0    91.927118

1     8.072882

Name: TARGET, dtype: float64

We see that the data is highly imbalanced with a ratio of 92:8. Most of the loans were paid back on time (target = 0). So whenever there is such a huge imbalance, it is better to take features and compare them with the target variable (targeted analysis) to determine what categories in those features tend to default on the loans more than others.

Below are just a few examples of graphs that can be made using the seaborn library of python and simple user-defined functions.

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Males (M) have a higher chance of defaulting compared to females (F), even though the number of female applicants is almost twice as more. So females are more reliable than men for paying back their loans.

Education Type

Even though most student loans are for their secondary education or higher education, it is the lower secondary education loans that are riskiest for the company followed by secondary.

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Key Techniques Used in Exploratory Data Analysis in Python

Several techniques are essential in exploratory data analysis Python as they help understand and clean the data in addition to identifying relevant features and testing hypotheses about the data. Python libraries bring along various functions and methods for implementing these techniques and thus make EDA Python a powerful tool for data analysis.

Feature Engineering

The process of building new features from existing ones is known as feature engineering. It is a critical stage in EDA Python since it enables you to extract additional information from your data. Python includes various libraries for feature engineering, such as NumPy, Pandas, and Scikit-learn.

Outlier Detection

Outliers are data points significantly different from the rest of the data in your dataset. Outsiders can substantially impact your research, so they must be properly recognised and managed. Outlier identification methods in Python include the Z-score, IQR, and isolation forest.

Data Visualization

It is a crucial part of EDA as it allows you to identify patterns and tendencies in your statistics. Python has many visualization libraries, which include Matplotlib, Seaborn, and Plotly. These libraries have an intensive set of charts and graphs that you could use to help show your data.

Data Preprocessing

Data preprocessing is cleaning and transforming your data before you start your analysis. It’s a crucial step in EDA because it can greatly impact the results of your analysis. Python provides several libraries for data preprocessing, including Pandas and Scikit-learn.

Hypothesis Testing

Hypothesis trying out is a statistical method of determining whether or not population speculation is true. This is a critical step in EDA as it lets you attract logical conclusions from your data. Scipy and Statsmodels are two Python packages for testing hypotheses.


Such kind of an analysis seen above is done vastly in risk analytics in banking and financial services. This way data archives can be used to minimise the risk of losing money while lending to customers. The scope of EDA in all other sectors is endless and it should be used extensively.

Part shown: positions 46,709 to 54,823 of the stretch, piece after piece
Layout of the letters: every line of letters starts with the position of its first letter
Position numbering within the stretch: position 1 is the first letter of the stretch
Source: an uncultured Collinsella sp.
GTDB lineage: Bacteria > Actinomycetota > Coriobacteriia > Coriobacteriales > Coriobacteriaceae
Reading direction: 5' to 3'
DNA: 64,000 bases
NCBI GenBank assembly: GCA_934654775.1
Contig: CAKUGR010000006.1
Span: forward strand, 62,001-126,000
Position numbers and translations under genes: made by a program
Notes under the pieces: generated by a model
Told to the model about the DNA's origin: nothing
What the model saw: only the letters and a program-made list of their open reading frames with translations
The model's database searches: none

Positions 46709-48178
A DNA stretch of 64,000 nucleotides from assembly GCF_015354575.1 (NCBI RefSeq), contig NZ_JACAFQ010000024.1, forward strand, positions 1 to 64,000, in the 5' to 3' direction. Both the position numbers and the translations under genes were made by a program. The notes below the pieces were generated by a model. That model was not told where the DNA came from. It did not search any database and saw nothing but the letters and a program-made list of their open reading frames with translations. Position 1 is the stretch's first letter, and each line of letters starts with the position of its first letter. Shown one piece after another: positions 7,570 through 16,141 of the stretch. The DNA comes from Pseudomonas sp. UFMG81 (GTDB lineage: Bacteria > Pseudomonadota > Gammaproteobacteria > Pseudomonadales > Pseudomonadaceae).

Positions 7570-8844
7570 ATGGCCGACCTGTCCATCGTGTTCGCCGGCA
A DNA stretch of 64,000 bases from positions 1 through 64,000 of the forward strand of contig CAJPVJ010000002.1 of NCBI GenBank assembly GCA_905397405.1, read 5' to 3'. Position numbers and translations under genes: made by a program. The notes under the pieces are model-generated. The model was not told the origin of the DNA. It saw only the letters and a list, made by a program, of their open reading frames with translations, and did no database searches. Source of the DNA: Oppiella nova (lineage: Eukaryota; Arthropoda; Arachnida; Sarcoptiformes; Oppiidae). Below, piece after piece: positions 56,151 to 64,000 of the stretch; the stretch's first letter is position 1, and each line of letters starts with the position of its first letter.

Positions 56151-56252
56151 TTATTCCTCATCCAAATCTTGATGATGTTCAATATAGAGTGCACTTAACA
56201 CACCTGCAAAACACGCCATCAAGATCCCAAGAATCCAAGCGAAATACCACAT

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Rohit Sharma

Blog Author
Rohit Sharma is the Program Director for the UpGrad-IIIT Bangalore, PG Diploma Data Analytics Program.

Frequently Asked Questions (FAQs)

1Why is Exploratory Data Analysis (EDA) needed?

Exploratory Data Analysis is considered to be the initial level when you start modelling your data. This is quite an insightful technique to analyze the best practices for modelling your data. You will be able to extract visual plots, graphs, and reports from the data to get a complete understanding of it.
The EDA involves certain steps to completely analyse the data including deriving the statistical results, finding missing data values, handling the faulty data entries, and finally deducing various plots and graphs.
The primary aim of this analysis is to ensure that the data set you are using is suitable to start applying modelling algorithms. That’s the reason that this is the first step you should be performing on your data before moving to the modelling stage.

2What are outliers and how to handle them?

Outliers are referred to the anomalies or slight variances in your data. It can happen during the data collection. There are 4 ways in which we can detect an outlier in the data set. These methods are as follows:
1. Boxplot - Boxplot is a method of detecting an outlier where we segregate the data through their quartiles.
2. Scatterplot - A scatter plot displays the data of 2 variables in the form of a collection of points marked on the cartesian plane. The value of one variable represents the horizontal axis (x-ais) and the value of the other variable represents the vertical axis (y-axis).
3. Z-score - While calculating the Z-score, we look for the points that are far away from the centre and consider them as outliers.
4. InterQuartile Range (IQR) - The InterQuartile Range or IQR is the difference between the upper and lower quartiles or 75th and 25th quartile, often referred to as the statistical dispersion.

3What are the guidelines to perform EDA?

Unlike data analysis, there are no hard and fast rules and regulations to be followed for EDA. One cannot say that this is the right method or that is the wrong method to perform EDA. Beginners are often misunderstood and get confused between EDA and data analysis.
However, there are some guidelines that are commonly practised:
1. Handling missing values
2. Removing duplicate data
3. Handling outliers
4. Scaling and normalizing
5. Univariate and Bivariate analysis